Welcome to my tales of cookery school, food and travel

The first 30+ posts of this blog describe my experiences as I complete a nine month cooking course - the City and Guilds Diploma in Food Preparation and Culinary Art. I did this after I moved out of full time employment and it was purely selfish - I love food, cooking, eating and drinking. Subsequent posts are about, food, travel and adventures.

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Wednesday, 15 November 2017

The Retirement Files:1

But what will you do? Many are bewildered as to why we, relatively fit and healthy 61 and 63 year olds, have sold up our 20 acre vineyard in lovely Marlborough and moved back to windy Wellington.
“What ever we feel like” we reply.  
Nine years of working on the vineyard was our first retirement. God knows why people call small vineyards lifestyle blocks.  They must consider constant chores and hard labour a desirable lifestyle.  Exaggeration, but it’s a tie that binds.  From mid September to late April there is always work to do. True, you can arrange your work to fit around the things you want to do, but like Damocles’  sword, it is always hanging over you.
The first challenge is downsizing from a house with lots of storage, a decent wine cellar (aka space under the stairs), a large double garage, a three bay shed and my girl cave (garden shed) to a three bedroom apartment with two car parks and two storage lockers.  
Bye bye house and vineyard
The hunter-gatherer has two motorbikes and the accompanying paraphernalia , and of course, far too much fishing stuff.  He’s had to rent a garage.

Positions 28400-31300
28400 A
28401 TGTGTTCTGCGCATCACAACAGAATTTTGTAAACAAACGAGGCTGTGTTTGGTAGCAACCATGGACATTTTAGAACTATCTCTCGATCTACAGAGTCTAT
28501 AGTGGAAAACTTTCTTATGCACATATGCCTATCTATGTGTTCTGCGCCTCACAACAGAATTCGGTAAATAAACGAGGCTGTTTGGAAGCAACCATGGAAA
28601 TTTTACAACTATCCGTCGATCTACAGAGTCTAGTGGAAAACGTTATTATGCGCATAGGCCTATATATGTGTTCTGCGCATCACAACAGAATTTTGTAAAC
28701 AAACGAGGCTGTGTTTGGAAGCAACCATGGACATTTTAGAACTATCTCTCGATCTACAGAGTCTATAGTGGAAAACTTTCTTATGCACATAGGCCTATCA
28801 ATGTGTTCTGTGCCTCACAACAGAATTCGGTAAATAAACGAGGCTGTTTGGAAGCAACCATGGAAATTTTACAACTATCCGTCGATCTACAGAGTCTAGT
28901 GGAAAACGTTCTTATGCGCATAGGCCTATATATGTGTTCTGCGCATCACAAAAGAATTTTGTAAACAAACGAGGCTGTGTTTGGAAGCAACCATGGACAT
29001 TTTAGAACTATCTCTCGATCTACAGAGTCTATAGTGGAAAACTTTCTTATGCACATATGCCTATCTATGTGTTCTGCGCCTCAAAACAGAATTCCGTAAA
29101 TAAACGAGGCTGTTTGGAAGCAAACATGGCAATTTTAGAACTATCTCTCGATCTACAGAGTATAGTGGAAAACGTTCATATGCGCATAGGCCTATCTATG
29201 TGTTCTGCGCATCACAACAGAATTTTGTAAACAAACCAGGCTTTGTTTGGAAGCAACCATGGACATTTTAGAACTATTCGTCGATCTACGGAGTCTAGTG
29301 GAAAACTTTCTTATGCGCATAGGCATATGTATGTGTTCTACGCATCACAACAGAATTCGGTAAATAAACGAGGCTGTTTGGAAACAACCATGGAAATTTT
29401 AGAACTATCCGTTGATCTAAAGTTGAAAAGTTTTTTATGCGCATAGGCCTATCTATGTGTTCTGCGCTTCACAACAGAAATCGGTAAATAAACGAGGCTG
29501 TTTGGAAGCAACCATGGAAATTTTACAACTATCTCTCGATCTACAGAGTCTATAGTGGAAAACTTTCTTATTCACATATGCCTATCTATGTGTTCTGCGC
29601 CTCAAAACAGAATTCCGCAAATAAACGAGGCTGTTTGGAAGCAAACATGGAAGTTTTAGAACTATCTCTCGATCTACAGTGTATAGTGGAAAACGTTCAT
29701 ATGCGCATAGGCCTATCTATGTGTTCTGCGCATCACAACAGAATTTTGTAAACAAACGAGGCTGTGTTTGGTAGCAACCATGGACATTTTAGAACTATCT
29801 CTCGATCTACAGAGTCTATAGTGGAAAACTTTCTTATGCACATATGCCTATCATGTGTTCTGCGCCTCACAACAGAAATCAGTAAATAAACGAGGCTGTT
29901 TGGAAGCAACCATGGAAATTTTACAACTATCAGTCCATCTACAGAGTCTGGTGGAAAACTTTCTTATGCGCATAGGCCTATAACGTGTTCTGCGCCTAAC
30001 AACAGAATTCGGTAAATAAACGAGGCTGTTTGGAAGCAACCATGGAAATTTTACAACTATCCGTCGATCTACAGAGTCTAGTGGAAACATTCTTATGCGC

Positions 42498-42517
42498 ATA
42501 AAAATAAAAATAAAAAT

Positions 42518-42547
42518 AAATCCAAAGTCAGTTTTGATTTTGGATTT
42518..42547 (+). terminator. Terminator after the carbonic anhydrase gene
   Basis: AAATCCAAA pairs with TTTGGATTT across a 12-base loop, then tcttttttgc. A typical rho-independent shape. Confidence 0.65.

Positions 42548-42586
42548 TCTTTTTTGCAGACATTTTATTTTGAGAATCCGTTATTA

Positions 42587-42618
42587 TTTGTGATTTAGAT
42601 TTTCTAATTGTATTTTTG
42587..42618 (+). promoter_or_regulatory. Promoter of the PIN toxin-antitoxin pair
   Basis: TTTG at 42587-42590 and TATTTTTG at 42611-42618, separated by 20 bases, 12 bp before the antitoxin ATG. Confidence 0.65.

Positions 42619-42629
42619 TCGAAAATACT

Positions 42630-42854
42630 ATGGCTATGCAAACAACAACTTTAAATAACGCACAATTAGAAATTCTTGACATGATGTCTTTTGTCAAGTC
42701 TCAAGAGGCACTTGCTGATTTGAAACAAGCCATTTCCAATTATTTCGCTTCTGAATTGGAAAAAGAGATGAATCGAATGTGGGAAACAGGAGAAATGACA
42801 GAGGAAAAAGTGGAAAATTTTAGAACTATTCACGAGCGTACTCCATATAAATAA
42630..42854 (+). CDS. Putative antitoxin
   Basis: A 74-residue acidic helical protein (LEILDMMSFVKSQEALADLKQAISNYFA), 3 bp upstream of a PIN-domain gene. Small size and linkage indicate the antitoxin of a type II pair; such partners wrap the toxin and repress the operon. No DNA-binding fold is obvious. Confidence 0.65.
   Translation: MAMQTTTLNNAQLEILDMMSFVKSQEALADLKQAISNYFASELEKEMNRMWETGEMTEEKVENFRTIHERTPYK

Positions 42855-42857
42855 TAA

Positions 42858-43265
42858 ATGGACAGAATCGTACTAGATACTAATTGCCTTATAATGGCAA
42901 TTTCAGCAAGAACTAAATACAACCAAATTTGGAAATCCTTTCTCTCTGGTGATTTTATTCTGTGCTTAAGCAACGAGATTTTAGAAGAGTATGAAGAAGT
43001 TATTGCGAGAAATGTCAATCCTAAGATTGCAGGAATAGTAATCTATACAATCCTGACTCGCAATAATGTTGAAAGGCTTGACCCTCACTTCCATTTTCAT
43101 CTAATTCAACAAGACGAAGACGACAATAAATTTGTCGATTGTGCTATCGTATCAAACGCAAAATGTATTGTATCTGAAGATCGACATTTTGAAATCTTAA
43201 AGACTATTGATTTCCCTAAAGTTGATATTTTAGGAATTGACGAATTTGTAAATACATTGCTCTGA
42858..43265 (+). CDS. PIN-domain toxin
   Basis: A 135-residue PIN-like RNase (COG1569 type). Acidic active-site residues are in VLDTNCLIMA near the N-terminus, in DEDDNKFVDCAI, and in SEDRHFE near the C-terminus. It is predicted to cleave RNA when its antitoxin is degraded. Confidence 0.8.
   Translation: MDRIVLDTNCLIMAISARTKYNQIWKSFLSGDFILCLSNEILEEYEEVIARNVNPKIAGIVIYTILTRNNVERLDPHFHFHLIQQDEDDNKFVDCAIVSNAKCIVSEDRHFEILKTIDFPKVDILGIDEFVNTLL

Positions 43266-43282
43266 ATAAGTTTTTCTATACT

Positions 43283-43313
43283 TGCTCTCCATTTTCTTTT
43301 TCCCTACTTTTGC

Despite what I thought was ruthless  sorting and chucking out while packing to move, it’s surprising how many things become less essential when you can’t find anywhere to put them. I’m on intimate terms with all the charity shops in both Blenheim and Wellington.  Both the h-g and I have become quite unsentimental about family ‘heirlooms’ and old photos. Of course digitising photos makes it easier to throw out hard copy albums. I must do that soon! 
So here we are. City dwellers again.
Hello city apartment
Month one has been dominated by organising tradies and delivery companies. And repair people. Exactly ten days after the new Fisher & Paykel Dishdrawer was installed it has turned up its toes. The h-g tried to unload it yesterday morning and couldn’t open the drawer. Locked tight.  No lights flashing - indeed, no lights. The F&P mechanic arrived this morning (a small miracle getting one to turn up within 24 hours) declaring it a 10 minute job.  Two hours later threw up his hands and said he was recommending a replacement. Glory be. I wonder how long we’ll wait.  Six people for dinner tomorrow night and I suspect the h-g will be up to his elbows in suds at night’s end.
Yesterday, on a splendid Wellington day, we took the mighty 4 wheel drive around the wilds of the South Coast to go visiting. 
Coming over Devil’s Gate on the Wellington South Coast
 Laurie and Isabel have lived there for about 40 years, and while the access is, in parts, not for the faint hearted, there is no better view in the world. Stunning is not overstating it. 
How perfect is that?